Could you hire a cleaner to come in once a week/every two weeks to help out a bit?

Do you have something nice to look forward to in the morning? Like a coffee/ an iced coffee / tea / morning paper/ emails? Could you try to carve out some time in the morning to do that fun thing?

Put your clothes out the night before, pack your bag etc. so there is not so much work to do in the morning.
posted by travelwithcats at 8:21 AM on January 28


Seconding looking into depression. You may not have it, but if you think there's any chance, it's absolutely worth looking into.

There may also be a seasonal element. I have a much harder time starting my day in the winter, when it's still dark out, and the cruddy weather's no help. If you think it's the darkness, look into getting a sunrise alarm clock.
posted by Metroid Baby at 8:23 AM on January 28 [1 favorite]


To-do lists are a great way to create concrete structures around what needs to get done. They'll help you get organized. I use Remember the Milk, but I also do meal plans on Sundays using scratch paper.

I cook a bunch on Sundays (while doing laundry) which allows me to speed up the process of making meals each week. For example - I baked some chicken breasts Sunday night and diced peppers, tomatoes and mushrooms, which allowed me to quickly throw together a chicken and veggie pizza last night and will help make egg noodle pasta tomorrow night quick.

The issue around motivation, though, sounds like you're suffering from a little mental exhaustion. It's tough to always feel like there's more work to be done than there is time. Breaking things down into tangible, check-off-able pieces can help keep you from feeling totally overwhelmed. Pack a lunch - check the box! Throw in laundry - check a box!

Also look out for any time sinks (surfing the web, sitting in front of the TV) - while you might feel as though it's relaxing, if the result is time lost which could lessen your workload burden, it might not be as relaxing as you think.
posted by rutabega at 8:24 AM on January 28 [2 favorites]


After being a stay at home parent for over 8 years and just doing part-time work, I'm now a single parent in a fulltime job

So in other words, you have undergone massive life changes. Your body and mind take time to adjust and it's not surprising you're feeling tired and drained. How much time are you able to set aside time just for you to take care of yourself, when you're not being a mother, employee, home manager etc? Schedule it in like you schedule everything else that's important. What relaxes you totally, or makes you feel happy? Can you make sure you do this at least once a week? Or come up with strategies for clearing some room in the midst of all your obligations that's about prioritising your emotional and physical well-being? Getting enough sleep is definitely important, but something that you can enjoyably engage with, rather than just switching off.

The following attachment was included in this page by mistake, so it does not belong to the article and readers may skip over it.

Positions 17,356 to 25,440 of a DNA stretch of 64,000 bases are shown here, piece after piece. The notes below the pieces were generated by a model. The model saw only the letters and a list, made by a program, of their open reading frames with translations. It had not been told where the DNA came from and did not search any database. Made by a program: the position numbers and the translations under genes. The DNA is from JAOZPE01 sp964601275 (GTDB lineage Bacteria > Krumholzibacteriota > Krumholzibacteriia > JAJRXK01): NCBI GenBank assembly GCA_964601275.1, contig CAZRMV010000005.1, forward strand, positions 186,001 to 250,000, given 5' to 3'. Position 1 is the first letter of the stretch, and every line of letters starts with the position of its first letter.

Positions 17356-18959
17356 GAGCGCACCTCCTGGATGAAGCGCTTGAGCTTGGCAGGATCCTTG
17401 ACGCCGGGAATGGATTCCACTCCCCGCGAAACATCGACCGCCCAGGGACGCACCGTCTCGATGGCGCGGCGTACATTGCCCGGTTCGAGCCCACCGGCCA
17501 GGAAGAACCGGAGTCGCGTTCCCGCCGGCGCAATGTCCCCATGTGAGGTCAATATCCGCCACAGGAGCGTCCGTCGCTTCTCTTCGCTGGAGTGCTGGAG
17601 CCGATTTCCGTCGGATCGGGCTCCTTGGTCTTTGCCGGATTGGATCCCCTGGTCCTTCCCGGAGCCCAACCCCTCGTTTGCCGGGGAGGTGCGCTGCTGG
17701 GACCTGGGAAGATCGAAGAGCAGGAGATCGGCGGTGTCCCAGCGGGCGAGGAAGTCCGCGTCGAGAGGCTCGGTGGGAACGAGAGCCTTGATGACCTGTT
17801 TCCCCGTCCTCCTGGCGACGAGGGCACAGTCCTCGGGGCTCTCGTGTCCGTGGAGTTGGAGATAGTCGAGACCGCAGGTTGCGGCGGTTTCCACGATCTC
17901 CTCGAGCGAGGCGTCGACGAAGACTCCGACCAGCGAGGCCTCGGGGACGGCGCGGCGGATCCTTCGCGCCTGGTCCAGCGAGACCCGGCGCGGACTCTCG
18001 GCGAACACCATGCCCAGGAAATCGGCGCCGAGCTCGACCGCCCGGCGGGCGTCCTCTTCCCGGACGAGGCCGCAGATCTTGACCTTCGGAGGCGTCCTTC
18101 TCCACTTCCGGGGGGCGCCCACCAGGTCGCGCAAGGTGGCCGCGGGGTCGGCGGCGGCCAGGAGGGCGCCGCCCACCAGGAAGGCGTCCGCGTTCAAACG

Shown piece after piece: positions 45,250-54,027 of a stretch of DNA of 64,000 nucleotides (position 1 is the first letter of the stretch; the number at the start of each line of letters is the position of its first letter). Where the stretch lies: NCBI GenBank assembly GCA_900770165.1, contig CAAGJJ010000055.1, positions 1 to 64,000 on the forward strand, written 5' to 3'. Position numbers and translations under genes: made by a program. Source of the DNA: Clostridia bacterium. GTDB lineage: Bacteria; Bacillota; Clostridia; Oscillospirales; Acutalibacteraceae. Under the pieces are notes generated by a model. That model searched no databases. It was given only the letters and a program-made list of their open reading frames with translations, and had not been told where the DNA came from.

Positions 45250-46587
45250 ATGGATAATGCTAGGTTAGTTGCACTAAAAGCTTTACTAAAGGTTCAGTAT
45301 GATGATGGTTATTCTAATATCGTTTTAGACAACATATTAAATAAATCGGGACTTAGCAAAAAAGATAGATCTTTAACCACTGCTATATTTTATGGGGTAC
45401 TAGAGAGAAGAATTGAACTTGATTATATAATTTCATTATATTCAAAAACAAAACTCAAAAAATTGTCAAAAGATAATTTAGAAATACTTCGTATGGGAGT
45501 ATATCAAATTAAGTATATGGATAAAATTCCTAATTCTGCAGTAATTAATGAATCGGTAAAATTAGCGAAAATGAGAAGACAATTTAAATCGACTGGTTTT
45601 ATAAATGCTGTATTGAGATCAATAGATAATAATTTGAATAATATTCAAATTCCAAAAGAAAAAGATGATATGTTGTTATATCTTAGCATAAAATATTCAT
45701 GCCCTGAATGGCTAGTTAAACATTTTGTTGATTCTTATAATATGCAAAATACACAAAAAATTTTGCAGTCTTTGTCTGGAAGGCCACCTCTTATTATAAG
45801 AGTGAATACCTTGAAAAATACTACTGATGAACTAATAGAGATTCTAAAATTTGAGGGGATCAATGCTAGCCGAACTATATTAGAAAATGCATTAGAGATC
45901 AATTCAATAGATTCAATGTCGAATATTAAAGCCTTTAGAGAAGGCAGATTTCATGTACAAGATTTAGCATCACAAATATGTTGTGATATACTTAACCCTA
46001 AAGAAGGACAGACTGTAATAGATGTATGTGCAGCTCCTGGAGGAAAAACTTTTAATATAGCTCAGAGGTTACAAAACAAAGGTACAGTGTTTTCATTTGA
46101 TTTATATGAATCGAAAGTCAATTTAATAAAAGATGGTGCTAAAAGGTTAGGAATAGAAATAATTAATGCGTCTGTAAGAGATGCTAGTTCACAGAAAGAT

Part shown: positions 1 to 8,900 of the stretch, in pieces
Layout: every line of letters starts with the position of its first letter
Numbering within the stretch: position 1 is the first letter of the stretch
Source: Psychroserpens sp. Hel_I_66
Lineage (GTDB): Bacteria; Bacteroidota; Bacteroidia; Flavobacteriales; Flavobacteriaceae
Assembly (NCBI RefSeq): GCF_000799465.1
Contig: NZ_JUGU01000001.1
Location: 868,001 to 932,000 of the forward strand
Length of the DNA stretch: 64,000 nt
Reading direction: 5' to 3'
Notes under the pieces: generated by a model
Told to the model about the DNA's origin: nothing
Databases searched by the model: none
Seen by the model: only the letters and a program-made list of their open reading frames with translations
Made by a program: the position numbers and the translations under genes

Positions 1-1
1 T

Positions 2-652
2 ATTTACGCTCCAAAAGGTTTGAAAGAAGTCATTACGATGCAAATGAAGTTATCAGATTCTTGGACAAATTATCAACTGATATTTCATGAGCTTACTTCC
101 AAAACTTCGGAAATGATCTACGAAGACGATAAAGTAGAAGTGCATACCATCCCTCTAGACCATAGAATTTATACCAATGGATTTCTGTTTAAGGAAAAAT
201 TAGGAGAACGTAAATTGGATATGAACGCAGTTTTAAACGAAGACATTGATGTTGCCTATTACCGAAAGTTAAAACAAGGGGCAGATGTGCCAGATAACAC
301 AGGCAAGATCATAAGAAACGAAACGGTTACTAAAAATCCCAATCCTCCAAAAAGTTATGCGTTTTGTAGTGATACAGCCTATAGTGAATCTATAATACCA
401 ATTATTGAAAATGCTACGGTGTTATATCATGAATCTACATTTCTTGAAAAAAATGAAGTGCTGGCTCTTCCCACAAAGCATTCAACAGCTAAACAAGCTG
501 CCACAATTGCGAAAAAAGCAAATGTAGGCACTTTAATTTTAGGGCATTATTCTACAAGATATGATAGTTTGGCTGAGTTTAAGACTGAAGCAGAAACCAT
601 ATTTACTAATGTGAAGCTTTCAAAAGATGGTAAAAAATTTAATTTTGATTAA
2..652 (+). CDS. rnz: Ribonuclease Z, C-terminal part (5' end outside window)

On a more day-to-day level, can you think of one carrot that would entice you each morning at each step? So, a really fluffy pair of slippers beside your bed to step into when you get up, a really gorgeous-smelling shower gel you look forward to using, a book you love ready to read on the train, a great coffee from a place nearby work to bring in with you to start the day...those kinds of things. Be nice to yourself and talk to yourself like you would a friend you love. Not "oh get up out of bed you lazy witch what's wrong with you!" but rather "I know it sucks hon and you'd rather be in bed, but let's just take this ten minutes at a time and you'll get there".
posted by billiebee at 8:27 AM on January 28 [23 favorites]


I occasionally have this problem. I have had this problem since I was 13 and my dad would knock on my door to wake me at 4 a.m. to go feed my horse, because he was feeding his horse at this ridiculous hour and my parents thought it was fair that I also get up that early. Every morning I would wake up and say to myself "I hate getting up this early. I hate it." I was miserable.

One day I realized I would not live forever and that life is, in fact, extremely short when compared to all the books in the world and all the sunrises and sunsets and ice cream. There just is not enough time.

So instead of saying "I hate getting up this early!" I decided I would instead say things like "I love ice cream!"

I realize this makes no sense but saying something positive or being grateful for something you appreciate actually does help. I was sure this was a bunch of bogus until I tried it.

Unfortunately, I always wind around to saying "I love sleeping in!" ;) You can't win them all...